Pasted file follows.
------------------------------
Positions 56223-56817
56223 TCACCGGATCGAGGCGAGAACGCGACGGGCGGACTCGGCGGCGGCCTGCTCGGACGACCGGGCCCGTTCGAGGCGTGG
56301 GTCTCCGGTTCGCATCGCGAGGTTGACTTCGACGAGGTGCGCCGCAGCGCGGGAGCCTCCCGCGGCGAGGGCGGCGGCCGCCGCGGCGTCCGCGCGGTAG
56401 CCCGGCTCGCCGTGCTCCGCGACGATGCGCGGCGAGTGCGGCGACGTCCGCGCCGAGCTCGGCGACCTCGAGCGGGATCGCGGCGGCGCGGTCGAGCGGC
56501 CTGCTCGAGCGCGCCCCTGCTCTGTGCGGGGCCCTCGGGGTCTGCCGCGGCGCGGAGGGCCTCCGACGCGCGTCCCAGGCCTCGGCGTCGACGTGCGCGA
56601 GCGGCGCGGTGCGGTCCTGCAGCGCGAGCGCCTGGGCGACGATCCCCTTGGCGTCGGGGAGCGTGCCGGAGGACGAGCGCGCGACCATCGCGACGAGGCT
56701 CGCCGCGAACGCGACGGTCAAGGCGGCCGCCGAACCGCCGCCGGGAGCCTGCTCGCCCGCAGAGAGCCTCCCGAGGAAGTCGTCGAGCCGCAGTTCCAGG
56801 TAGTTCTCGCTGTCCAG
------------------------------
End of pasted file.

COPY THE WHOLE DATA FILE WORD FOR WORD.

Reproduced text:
Positions 56223-56817
56223 TCACCGGATCGAGGCGAGAACGCGACGGGCGGACTCGGCGGCGGCCTGCTCGGACGACCGGGCCCGTTCGAGGCGTGG
56301 GTCTCCGGTTCGCATCGCGAGGTTGACTTCGACGAGGTGCGCCGCAGCGCGGGAGCCTCCCGCGGCGAGGGCGGCGGCCGCCGCGGCGTCCGCGCGGTAG
56401 CCCGGCTCGCCGTGCTCCGCGACGATGCGCGGCGAGTGCGGCGACGTCCGCGCCGAGCTCGGCGACCTCGAGCGGGATCGCGGCGGCGCGGTCGAGCGGC
56501 CTGCTCGAGCGCGCCCCTGCTCTGTGCGGGGCCCTCGGGGTCTGCCGCGGCGCGGAGGGCCTCCGACGCGCGTCCCAGGCCTCGGCGTCGACGTGCGCGA
56601 GCGGCGCGGTGCGGTCCTGCAGCGCGAGCGCCTGGGCGACGATCCCCTTGGCGTCGGGGAGCGTGCCGGAGGACGAGCGCGCGACCATCGCGACGAGGCT
56701 CGCCGCGAACGCGACGGTCAAGGCGGCCGCCGAACCGCCGCCGGGAGCCTGCTCGCCCGCAGAGAGCCTCCCGAGGAAGTCGTCGAGCCGCAGTTCCAGG
56801 TAGTTCTCGCTGTCCAG